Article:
A Good Weather Day…

One thing in life that you can usually rely on to surprise you, sometimes even shock you, is the weather.

Last year (2012) summer in the Pacific Northwest was gray and dreary, but our autumn weather was lovely.  I remember it well.  In October I was walking several times a week on the Discovery Trail.   I didn’t need an umbrella and I seldom wore a jacket.  In the middle of October the vine maples were still as colorful as a child’s coloring book.  Large leaves were just beginning to descend from branch to ground.  I photographed wild flowers and roses still in bloom.  By the end of October the mushrooms were just starting to appear in patches at the edge of Bagley Creek.  And occasionally a morning fog chilled the air.

In contrast, this year the summer was lovely.   I try to capture the memory of those days to help sustain me now that I know that summer is gone.  For some unknown reason summer left us in a hurry, hasty to shine its warmth on some other patch of the world.  In the Pacific Northwest this year our autumn weather has been dreadful.  Well maybe dreadful is a bit strong, but there have certainly been a lot of very wet days since the first day of fall.  Several mornings I have awaken to the rhythmic drumming of the rain on our skylight, not a simple pitter-patter but a turbulent composition that said wake up and check the drains and close the windows.  The leaves have been blasted to the ground and the rain and winds have already swept them aside.

It should come as no surprise therefore, that I expected Sunday, October 6, 2013, to be more of the same.  But it was as if the weather had decided to surprise us all.  A wet and threatening fog greeted us in the morning, but as the day progressed the sun cleared the fog away.  Although it wasn’t a warm day it was a comfortable day.  The temperatures have dropped and our mornings are cooler now; but on Sunday Avon got to celebrate his 90th birthday with good friends, family and lots of sunshine.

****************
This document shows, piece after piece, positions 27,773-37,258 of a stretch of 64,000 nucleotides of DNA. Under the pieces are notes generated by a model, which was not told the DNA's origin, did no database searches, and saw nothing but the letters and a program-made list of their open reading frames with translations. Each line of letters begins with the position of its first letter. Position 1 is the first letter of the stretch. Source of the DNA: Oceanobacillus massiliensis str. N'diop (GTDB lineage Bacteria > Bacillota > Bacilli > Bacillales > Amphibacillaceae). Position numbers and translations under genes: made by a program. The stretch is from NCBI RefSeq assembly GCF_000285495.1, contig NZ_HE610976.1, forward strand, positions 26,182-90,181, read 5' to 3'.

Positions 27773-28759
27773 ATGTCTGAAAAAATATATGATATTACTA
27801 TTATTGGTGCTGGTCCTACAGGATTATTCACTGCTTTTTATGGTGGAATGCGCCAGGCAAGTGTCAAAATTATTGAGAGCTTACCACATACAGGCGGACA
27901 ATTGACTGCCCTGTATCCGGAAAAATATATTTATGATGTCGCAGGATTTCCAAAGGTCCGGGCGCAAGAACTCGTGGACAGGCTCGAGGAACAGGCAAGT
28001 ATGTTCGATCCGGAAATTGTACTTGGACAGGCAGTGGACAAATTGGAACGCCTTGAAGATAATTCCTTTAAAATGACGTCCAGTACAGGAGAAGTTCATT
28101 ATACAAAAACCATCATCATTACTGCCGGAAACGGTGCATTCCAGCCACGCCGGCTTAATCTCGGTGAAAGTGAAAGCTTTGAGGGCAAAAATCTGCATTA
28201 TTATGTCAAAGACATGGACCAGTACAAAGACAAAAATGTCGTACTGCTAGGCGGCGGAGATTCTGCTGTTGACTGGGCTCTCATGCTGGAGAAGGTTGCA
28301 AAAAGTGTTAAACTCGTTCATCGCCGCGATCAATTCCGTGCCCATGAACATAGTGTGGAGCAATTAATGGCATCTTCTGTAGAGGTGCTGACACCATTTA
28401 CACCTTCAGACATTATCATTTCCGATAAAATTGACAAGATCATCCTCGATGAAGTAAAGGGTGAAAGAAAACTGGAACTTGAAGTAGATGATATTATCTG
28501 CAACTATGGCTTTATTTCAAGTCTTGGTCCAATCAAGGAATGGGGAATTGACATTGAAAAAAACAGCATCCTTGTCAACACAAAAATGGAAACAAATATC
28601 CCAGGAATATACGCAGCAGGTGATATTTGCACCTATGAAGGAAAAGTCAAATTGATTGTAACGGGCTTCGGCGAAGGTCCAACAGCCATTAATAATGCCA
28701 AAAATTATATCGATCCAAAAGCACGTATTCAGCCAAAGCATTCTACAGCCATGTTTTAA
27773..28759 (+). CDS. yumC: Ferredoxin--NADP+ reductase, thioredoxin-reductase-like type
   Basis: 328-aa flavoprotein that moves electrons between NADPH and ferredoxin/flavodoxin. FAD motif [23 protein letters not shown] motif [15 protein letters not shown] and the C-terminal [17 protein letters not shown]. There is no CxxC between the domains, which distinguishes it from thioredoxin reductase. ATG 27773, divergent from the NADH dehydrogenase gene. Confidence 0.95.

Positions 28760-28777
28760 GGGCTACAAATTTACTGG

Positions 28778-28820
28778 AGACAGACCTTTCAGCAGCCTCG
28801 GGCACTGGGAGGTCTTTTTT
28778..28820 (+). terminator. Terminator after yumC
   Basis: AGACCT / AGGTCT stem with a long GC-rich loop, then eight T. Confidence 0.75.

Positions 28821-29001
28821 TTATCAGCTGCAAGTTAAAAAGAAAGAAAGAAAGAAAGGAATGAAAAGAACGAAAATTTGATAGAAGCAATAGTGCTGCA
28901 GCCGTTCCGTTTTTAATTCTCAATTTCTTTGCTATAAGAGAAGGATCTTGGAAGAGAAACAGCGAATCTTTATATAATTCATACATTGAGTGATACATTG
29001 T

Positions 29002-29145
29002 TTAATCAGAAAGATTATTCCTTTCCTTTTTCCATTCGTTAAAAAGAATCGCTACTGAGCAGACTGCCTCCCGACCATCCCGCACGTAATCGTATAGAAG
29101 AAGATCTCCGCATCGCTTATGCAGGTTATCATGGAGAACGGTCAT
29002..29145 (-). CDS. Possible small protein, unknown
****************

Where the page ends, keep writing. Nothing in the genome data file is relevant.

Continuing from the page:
Written for Soup Night and Three Word Wednesday.

The three words from Thom were:  hasty; sustain and dreadful.

Thom posts three word challenges every Wednesday.  Check out Thom’s site and see what others are writing:   http://www.threewordwednesday.com/



Happy Birthday Avon–

Avon Miller of Port Angeles will celebrate his 90th birthday this month.  He was born in Port Angeles to Charles and Mary Miller in 1923.  He grew up in the Beaver and Sappho Logging Camps in the west end of Clallam County.  Avon attended Beaver Elementary School and graduated from Quilleyute High School (Forks) in 1941. 

Immediately after graduation he enlisted in the Navy where he served aboard various vessels in the Aleutian Islands and the Pacific.  During World War II he was a signalman and part of Admiral Halsey’s Flag Allowance.  He was aboard the USS Missouri on September 2, 1945 and watched the signing of the treaty with Japan.

  After leaving the Navy in 1946 he attended classes at Seattle Pacific College; worked as a merchant marine; worked for Middleton Motor Parts; and built a boat and tried his hand at commercial fishing; before joining his brother, Claude Miller, in Fairbanks, Alaska where they both worked for Benson Montaigne.  This is where he met and married  Geraldine Awe.  They moved back to Port Angeles in 1951.They have two children together, Leslie and Scott.  Avon worked for Aiken Oldsmobile (now Ruddell Motors) until 1955 when he started his own business.

Avon ‘s construction company worked on various projects throughout Washington State including water systems and fish hatcheries;  the road to Hurricane Ridge and the tunnels when that road was built; and various projects for the National Park and Indian Health  Services.

In 1965 Avon and Ted Simpson purchased the ski lift equipment at Hurricane Ridge from Larry and Tom Winters.  Originally they serviced the Sunrise, Bunny, Intermediate and Bowl Slopes.  In 1970 Avon aided in the organization of Olympic Ski Lifts, Inc.  This corporation sold shares to finance improvements, including adding the Pomalift.  He assisted Glen Brown, the contractor, with its installation.  For several years Avon continued as the operations manager for Olympic Ski Lifts, Inc.

In addition to skiing he enjoyed years of hiking in the Olympics and fishing in the Straits.  In 1985 he married Mary Ann Davis and added her children, Vincent and Judy Davis, to the family.  After his retirement from the Construction business in 1991 he and Mary Ann made several trips across the United States visiting with family and friends.

Today he spends most of his time having coffee and conversation with friends; working on projects in his woodworking shop; and writing short stories about growing up in the logging camps at the West End during the 1930’s.

Avon claims four children, seven grandchildren and two great-grandchildren.

Happy Birthday my dearest friend.